December 18, 2012

The Experience, Results and Consequences of Poland’s Joining the European Union and NATO

Ukrainians who had been out of age in the late 1980s-early 1990s, remember very well a characteristic feature of that period of time - mass domination of Polish sellers, who were “sweeping off” from our shops’ stalls absolutely everything, from ordinary spades to canned sprats in tomato sauce. We just laughed at them and their country. Quite understandable,- they did not have the best black soils in Europe. And could they have built such missiles, aircrafts and tanks as we had? Of course, not. They could not even to make irons for themselves. But then our country was much larger and the population was more numerous. Could we have put some Poland even close to us, so large and powerful as we were? But after a bit more than two decades that have passed since then, can an average Ukrainian imagine what the once object of ridicule, our neighbor Poland has turned into?

Republic of Poland is now an example of a country where effective economic and social-political reforms have led to a considerable economic growth and political stability, actual escaping the sequences of the world finance-economic crisis, and a non-stop increase of the state's authority and political weight in the world. Within the last 20 years the official Poland has managed to carry out a lot of transformations, which helped the country to become one of the most stable and predictable ones in Europe. Among the main achievements of Poland over the latest years, most of Polish experts mention its successful membership in the European Union and NATO, which was not less important to the country than its gaining independence after the disintegration of the Russian empire in 1917.

Poland’s joining the EU in 2004 actually made a decisive influence at the civilizational development of the country. According to the results of social surveys, despite the additional complication of the economic problems of the EU due to the world finance-economic crisis, most of the Polish population is still sure that this step was the most important factor in Poland's transformation in the direction of its returning to Europe.

In particular, during the referendum on Republic of Poland’s membership in the EU, above 77.4 % of the Polish supported the country’s integration into the European Union, 22.5 % were against it. Some 4 years later, the survey conducted by the TNS OBOP market research centre in February of 2008, showed that only 5% of the Poland’s population did not approve of its EU membership, while above 80 % declared positive results of it.

The reasons for the mentioned above were as follows:

  • dynamic development of Poland’s economy thanks to the EU’s financial help (credits and investments) and the country’s integration into the sole European market;
  • Poland’s joining the Schengen Area, which allowed the Polish citizens to freely travel about , study and find jobs in the EU countries;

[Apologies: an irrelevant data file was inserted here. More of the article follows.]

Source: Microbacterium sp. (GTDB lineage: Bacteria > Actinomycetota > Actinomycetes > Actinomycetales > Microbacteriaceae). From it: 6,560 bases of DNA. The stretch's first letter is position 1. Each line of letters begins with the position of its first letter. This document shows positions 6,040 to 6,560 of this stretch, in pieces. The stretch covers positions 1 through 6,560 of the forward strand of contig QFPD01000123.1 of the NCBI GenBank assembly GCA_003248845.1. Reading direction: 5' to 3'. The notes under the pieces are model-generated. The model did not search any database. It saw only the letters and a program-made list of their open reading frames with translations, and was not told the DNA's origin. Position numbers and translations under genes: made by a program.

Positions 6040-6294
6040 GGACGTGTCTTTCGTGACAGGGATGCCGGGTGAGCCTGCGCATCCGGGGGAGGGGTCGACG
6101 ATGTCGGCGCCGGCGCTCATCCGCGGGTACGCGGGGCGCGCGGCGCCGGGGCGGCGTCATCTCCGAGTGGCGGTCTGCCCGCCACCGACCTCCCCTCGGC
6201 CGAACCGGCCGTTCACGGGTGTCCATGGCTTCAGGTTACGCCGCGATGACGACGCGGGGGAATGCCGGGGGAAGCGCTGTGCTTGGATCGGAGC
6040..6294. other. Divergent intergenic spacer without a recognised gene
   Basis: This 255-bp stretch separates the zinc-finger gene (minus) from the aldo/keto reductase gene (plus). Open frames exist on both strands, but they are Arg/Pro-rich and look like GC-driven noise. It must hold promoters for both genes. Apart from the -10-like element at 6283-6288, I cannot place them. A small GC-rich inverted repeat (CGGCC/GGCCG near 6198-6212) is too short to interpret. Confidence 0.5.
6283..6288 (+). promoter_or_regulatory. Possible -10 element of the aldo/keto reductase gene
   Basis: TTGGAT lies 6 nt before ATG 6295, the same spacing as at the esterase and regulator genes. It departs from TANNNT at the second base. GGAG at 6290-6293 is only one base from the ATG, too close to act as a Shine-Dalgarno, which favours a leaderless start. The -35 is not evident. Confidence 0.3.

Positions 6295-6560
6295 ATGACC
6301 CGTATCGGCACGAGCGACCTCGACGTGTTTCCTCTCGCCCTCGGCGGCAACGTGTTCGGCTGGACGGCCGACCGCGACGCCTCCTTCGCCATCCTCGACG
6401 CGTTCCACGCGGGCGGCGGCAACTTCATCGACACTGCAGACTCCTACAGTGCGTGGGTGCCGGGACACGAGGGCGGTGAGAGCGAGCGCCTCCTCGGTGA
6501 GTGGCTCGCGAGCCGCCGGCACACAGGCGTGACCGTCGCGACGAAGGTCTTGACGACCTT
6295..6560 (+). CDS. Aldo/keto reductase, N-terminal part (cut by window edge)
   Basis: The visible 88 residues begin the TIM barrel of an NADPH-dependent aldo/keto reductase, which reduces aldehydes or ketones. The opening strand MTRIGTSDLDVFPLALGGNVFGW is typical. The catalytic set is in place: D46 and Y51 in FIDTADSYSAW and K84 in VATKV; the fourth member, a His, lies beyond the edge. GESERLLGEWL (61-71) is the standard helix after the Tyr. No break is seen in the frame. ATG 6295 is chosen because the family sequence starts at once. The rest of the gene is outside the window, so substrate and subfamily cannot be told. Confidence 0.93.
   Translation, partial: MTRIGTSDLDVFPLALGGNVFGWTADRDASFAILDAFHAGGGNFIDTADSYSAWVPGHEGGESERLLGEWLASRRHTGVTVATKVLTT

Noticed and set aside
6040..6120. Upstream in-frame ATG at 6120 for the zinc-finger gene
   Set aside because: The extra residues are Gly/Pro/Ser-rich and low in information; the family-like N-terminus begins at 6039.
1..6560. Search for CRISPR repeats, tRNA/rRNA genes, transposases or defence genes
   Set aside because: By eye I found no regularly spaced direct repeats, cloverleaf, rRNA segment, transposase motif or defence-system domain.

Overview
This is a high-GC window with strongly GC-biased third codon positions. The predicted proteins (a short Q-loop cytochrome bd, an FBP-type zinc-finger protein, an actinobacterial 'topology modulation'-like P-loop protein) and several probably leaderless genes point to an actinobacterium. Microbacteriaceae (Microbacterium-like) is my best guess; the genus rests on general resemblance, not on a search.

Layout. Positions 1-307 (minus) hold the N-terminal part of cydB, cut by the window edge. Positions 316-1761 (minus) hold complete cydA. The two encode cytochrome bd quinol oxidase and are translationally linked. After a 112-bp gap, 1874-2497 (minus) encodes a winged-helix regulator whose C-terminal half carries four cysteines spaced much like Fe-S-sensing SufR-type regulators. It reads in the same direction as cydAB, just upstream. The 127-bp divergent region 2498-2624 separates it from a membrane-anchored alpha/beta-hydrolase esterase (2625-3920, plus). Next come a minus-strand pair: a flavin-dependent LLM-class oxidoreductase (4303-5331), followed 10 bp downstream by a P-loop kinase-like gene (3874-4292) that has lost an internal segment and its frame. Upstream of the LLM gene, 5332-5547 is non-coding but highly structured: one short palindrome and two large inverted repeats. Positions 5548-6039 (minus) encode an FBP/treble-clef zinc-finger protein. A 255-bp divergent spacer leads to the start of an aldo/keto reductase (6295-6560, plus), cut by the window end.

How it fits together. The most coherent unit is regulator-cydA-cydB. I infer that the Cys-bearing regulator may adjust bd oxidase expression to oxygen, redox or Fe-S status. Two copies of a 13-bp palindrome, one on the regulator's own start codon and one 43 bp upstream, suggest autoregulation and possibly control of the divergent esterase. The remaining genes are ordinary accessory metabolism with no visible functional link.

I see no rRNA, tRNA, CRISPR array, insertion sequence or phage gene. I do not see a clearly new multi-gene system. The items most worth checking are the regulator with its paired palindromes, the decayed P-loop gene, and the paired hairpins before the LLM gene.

• improvement of the situation at the Polish employment market;
  • Polish state’s increasing role at the international arena.

Positive dynamic development of the Polish economy can be confirmed by the fact that the gross domestic product (GDP) per capita, as compared with average index of EU countries has grown from 43% in 2003, to 51% in 2011. Within the same period of time, the labor productivity index has grown from 31 to 42 zloty per hour.

Poland’s joining the EU increased its agricultural products profitability and improved the financial situation of the agrarians: in 2011 the average income of the agricultural workers had grown by 90% as compared with 2000. Poland has been realizing a great number of investment projects in the spheres of building and maintaining highways, local roads and railways, on the cost of EU ‘s budget. According to the information from the Ministry of Finances of RP, since its joining the EU, Poland has got from the EU’s budget 20 billion Euro more than the total of its membership fees.

Its membership in the EU allows Poland to ensure its energy security. First of all, this regards to Poland's accumulation of necessary storages of energy carriers (according to the EU’s regulations), getting an access to the European assistance in securing Poland's energy needs, and integration of its gas transmission and electric energy network into the EU systems. An important role in the energy policy of Poland belongs to the realization of new technologies of slate gas production, which is supposed to decrease its relying on gas import, in the first rate that from Russia. All this allow Warsaw to fight threats of breaks in the energy carries delivery to the Polish market.

Another serious advantage Poland gained in the EU is its greater influence on political, economic and security processes in Europe and the EU. In its turn, this allowed to improve Poland’s image among the European and non-European countries, as well as among international organizations. An example of such improvement is the fact that in 2009 a Poland’s representative, Jerzy Buzek, was elected the President of the EU Parliament, and also Warsaw’s getting the post of the Euro-budget commissar within the European Commission (Janusz Lewandowski).

Besides, an essential Polish representation in the European Parliament (51 deputies at the moment) enables Warsaw to lobby its positions on the EU Parliament level. In this context rather significant is the Polish-Swedish “Eastern Partnership” initiative, which allows Poland both, to support processes of Euro-integration of the former soviet countries (Ukraine included), and to advance its own interests in the eastern direction.

Very important for Poland and the European Union in general was Poland’s heading in the EU in the second part of 2011. In this plan, within the framework of the general 18 month program, adopted by the governments of Poland, Denmark and the Republic of Cyprus, the main efforts of the Polish side were concentrated at promoting economic development of the EU (small and middle size business activity included), strengthening the Common foreign and security policy of the EU(activation of the policy of the EU’ s expansion included), increasing the defense potential of the EU (first of all increasing the capabilities of fighting tactic groups), and ensuring the European energy security. With the mentioned achievements of Poland as the background, most of arguments of the antagonists of Poland’s membership in the EU (possibility of mass bankruptcy of national businesses due to flow of more competitive foreign goods, especially in agricultural sector; outflow of Polish citizens to work abroad; large scale buying of land plots in the country by foreigners) either did not come true or had a very slight effect.